Up First briefing: Trump's Georgia indictment; DA Fani Willis; microbes and kimchi
Today's top stories
A grand jury in Atlanta indicted Trump late last night for his role in failed efforts to overturn Georgia's 2020 election results. The 41-count indictment also names 18 others, including former Trump lawyer Rudy Giuliani and former White House chief of staff Mark Meadows. All 19 defendants are accused of violating the state's Racketeer Influenced and Corrupt Organizations Act, or RICO.
From Our Hosts
This essay is written by Leila Fadel, who hosts Morning Edition and Up First. She was previously an NPR national correspondent covering race and identity and prior to that an international correspondent based in Cairo.
There's something that Pidgeon Pagonis told me when we sat down to discuss their memoir, Nobody Needs to Know, that hurt my heart.
"Everyone had been lying to me my entire life."
The intersex advocate was raised as a girl. They didn't know the real reason they didn't get a period. They didn't know the real reason doctors operated on them throughout their childhood. They didn't know that the painful and invasive surgeries weren't actually necessary.
They discovered the truth by accident in a college freshman gender studies class. They were intersex. It upended Pagonis' world. It changed their understanding of their past and put them on a future path of activism. The book takes the reader on the same journey Pagonis lived. It's filled with heartbreak, healing and triumph. But after this book, they say they're done telling the story of their past. From now on, they'll only look forward. Listen here.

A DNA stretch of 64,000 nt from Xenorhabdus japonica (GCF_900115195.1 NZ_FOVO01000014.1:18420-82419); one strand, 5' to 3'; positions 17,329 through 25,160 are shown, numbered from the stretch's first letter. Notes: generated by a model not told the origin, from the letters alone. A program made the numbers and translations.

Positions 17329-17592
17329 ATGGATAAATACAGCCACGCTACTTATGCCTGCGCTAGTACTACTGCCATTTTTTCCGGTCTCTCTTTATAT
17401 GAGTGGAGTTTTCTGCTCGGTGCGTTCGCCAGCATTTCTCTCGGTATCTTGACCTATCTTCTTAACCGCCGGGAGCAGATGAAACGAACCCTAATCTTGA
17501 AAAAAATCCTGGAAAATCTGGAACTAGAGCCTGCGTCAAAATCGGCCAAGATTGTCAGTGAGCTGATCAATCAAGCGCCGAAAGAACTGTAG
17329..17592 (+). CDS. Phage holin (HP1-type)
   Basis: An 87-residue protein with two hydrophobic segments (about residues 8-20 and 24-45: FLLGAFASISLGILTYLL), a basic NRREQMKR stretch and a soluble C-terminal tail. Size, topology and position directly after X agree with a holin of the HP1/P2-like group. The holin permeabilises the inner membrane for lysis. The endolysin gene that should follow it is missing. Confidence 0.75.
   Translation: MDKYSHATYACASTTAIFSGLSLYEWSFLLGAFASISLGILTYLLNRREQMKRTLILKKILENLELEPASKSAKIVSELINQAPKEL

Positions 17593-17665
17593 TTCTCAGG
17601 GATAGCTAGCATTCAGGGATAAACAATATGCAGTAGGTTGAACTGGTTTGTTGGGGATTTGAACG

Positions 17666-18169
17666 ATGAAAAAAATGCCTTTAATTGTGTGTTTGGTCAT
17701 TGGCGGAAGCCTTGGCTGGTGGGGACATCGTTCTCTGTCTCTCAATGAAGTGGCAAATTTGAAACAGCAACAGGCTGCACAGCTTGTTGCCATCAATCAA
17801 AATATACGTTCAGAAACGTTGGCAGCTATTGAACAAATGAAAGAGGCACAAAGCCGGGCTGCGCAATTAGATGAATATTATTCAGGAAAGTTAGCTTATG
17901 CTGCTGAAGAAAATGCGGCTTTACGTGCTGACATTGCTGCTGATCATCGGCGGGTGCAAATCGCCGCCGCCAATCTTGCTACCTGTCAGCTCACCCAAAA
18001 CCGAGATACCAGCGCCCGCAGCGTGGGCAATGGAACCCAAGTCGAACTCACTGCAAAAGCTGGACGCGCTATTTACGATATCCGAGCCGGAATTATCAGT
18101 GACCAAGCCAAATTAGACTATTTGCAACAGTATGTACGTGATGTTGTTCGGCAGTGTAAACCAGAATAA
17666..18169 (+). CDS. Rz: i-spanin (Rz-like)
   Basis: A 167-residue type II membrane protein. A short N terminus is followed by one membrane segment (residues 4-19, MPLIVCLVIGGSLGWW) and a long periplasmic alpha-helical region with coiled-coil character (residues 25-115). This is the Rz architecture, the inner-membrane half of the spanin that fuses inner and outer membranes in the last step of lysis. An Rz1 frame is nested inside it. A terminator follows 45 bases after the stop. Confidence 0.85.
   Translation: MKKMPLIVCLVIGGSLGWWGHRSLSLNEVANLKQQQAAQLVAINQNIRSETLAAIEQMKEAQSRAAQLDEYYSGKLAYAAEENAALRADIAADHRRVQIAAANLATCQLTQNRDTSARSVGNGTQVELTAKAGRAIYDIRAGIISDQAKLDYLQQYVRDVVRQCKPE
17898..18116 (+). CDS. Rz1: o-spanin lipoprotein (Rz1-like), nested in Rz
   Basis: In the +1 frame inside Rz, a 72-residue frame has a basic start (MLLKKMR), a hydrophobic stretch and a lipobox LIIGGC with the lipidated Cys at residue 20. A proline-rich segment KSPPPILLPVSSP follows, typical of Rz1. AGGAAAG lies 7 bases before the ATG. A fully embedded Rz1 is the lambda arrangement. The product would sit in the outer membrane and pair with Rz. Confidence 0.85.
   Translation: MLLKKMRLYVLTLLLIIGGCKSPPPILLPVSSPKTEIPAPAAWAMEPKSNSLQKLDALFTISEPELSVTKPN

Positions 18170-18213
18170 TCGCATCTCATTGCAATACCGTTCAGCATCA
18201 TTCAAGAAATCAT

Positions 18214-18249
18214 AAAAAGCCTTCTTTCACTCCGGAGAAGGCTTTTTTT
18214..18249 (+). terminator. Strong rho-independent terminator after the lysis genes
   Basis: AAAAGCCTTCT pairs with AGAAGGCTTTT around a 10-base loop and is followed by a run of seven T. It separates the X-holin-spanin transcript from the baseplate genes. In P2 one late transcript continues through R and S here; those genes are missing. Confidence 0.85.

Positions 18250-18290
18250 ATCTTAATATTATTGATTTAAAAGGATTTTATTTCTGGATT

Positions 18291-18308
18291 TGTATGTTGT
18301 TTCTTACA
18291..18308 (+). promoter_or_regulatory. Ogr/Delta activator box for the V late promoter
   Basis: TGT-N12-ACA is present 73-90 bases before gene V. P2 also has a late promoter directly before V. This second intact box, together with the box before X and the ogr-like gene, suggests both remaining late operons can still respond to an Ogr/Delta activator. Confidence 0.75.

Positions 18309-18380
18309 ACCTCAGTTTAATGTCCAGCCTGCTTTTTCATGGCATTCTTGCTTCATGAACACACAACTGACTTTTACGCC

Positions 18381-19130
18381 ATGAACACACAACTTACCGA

— Leila Fadel, Morning Edition host
Weekly dose of wonder
Weekly Dose of Wonder highlights wondrous, awe-inspiring stories that deepen our connection to the natural world and humanity.
Why do some foods improve with age, while others spoil? NPR's Pien Huang set out to find the answer by spending time with Chef Patrice Cunningham to learn how to make kimchi. Through the process, Huang came to appreciate the tiny microbes that transform cabbage into kimchi, milk into yogurt, soybeans into soy sauce, and so many more delicious things we enjoy.
It's an appreciation that also unites me and my fiancé. Kimchi is a big part of my diet as an Asian American, and his German family introduced me to sauerkraut. Listen to learn the science behind and health benefits of the wonder-inducing process of fermentation. Or, read the story here.
3 things to know before you go
This newsletter was edited by Majd Al-Waheidi.
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